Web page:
Got a feeling we are going to be repeating History, and NOT for a good cause?

Seeing we have flown through 1939, 1940 qnd 1941 at an alarming speed, with the jew-hatred [and christian hatred] and anti-semitism, can the rest of the 1940’s history be far behind depleting our rights under an
Obama martial law plan?…

Brakes Put on “Pleasure Driving”

By Bob Marcotte D&C

Rationing made an impact on Rochester in 1943

At one point the calls were coming in at the rate of one a minute to the Rochester Police Department and Monroe County Sheriff’s Office.
People were asking questions like:
“Can I drive my daughter to her accordion teacher for lessons?”
“Can I drive to Brockport to see my insurance agent?”
“Is it all right to drive to a lodge meeting for an installation of officers?”
To which you might be tempted to reply, “Of course, it’s all right. Why wouldn’t it be?”
But in January 1943 the answer to all these questions was a resounding “No!”
That’s the month Americans in 17 eastern states and the District of Columbian were told they would no longer be allowed to drive their cars for pleasure – not to the movies, not to a hockey game, not to a lodge meeting, and certainly not to accordion lessons.
This outright ban on pleasure driving was imposed to help conserve gasoline and rubber tires for the war effort.
Violators risked having their gasoline ration either reduced or taken away altogether.
Bottom line: “If it’s fun, it’s out.”

4 gallons a week

As noted in two previous columns, U.S. entry into World War II led to the rationing of several commodities that were vital to the war effort.
Gasoline rationing began in the eastern states in 1942 after German submarines began taking a heavy toll of oil tankers in the Atlantic, some just off the East Coast. In addition, the Japanese occupation of Indonesia deprived us of our main source of rubber, so gasoline rationing – and the subsequent reduction in miles traveled — also was seen as a way to reduce the demand for tires.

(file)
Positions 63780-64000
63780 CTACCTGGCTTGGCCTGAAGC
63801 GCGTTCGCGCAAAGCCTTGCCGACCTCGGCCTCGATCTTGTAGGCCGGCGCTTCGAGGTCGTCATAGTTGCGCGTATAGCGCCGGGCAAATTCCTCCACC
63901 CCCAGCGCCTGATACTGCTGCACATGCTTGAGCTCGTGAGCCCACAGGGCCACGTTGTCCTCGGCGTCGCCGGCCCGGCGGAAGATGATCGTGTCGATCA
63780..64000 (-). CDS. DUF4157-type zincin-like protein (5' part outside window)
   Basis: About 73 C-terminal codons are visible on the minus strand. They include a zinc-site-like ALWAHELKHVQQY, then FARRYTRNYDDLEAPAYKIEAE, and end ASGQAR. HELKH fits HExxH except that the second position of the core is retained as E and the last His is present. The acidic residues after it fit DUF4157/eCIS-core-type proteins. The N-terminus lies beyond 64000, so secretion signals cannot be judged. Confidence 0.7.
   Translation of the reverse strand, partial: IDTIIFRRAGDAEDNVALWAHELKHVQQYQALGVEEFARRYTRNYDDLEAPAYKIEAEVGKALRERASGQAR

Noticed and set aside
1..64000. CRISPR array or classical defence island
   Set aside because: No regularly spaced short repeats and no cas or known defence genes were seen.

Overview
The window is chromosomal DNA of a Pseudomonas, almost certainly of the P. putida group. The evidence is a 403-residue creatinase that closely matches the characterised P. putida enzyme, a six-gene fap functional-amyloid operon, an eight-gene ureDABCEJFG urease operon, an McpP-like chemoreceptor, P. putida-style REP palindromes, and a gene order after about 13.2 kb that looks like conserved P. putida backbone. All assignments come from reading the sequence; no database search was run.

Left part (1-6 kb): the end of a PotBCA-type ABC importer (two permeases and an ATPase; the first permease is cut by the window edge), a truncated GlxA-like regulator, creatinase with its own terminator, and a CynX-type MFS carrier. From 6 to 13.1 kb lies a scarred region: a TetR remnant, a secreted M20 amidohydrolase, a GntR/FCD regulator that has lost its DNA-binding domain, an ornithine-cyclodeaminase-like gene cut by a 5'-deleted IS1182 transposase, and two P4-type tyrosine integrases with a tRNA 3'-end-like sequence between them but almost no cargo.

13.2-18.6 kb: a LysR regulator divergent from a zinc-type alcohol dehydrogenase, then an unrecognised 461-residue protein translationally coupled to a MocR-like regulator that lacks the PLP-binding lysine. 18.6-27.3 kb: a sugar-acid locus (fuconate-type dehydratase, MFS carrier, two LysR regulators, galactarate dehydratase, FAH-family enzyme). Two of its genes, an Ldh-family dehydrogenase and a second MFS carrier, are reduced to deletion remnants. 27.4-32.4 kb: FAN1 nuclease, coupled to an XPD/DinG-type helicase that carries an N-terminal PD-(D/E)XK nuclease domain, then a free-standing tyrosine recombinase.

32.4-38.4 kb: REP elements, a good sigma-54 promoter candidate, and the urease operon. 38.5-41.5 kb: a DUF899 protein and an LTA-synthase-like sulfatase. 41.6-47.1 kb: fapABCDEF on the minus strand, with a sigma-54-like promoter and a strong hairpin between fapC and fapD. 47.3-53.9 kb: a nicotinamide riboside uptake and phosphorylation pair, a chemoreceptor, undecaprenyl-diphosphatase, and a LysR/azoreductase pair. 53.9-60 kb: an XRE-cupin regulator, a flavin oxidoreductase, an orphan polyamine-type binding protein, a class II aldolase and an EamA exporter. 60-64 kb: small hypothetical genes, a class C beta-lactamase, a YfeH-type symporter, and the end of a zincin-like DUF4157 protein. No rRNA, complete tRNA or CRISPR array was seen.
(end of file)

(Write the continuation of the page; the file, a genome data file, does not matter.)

Once gasoline rationing was imposed, car owners were classified in such categories as A, B, or C depending on their relative importance to the war effort, and were allotted gasoline coupons accordingly. Most average motorists fell in the A category and for much of the war were allowed only 4 gallons a week – enough to drive only 60 miles a week, given the relative lack of fuel efficiency of the vehicles driven in those days.
Eventually gasoline rationing was extended nationwide. Highway speed limits were reduced to 35 miles per hour. Taxicab drivers were not allowed to “cruise” for fares. Stores cut back on deliveries. Milk deliveries were made every other day instead of daily.
But the ban on pleasure driving, which lasted for eight months, was by far the most severe measure.

Rations enforced

Fourteen local agents of the federal Office of Price Administration (OPA) wasted no time in enforcing the ban. The very first night, on Thursday, Jan. 7, they “seized ration books of several concert goers at the Eastman Theatre and took the names and license numbers of other automobile operators attending the performance of the Rochester Philharmonic Orchestra,” the Democrat and Chronicle reported.
Local police departments and sheriff’s offices also kept watch for violators. However, rather than attempt to seize ration books, they were asked to simply note license plate numbers and send them to the OPA office for further investigation.
In the first five days, 55 ration books were seized by OPA agents and 226 license plate numbers of suspected violators were turned in by police.
(Next week: The impact of the ban was dramatic.)

About a12iggymom

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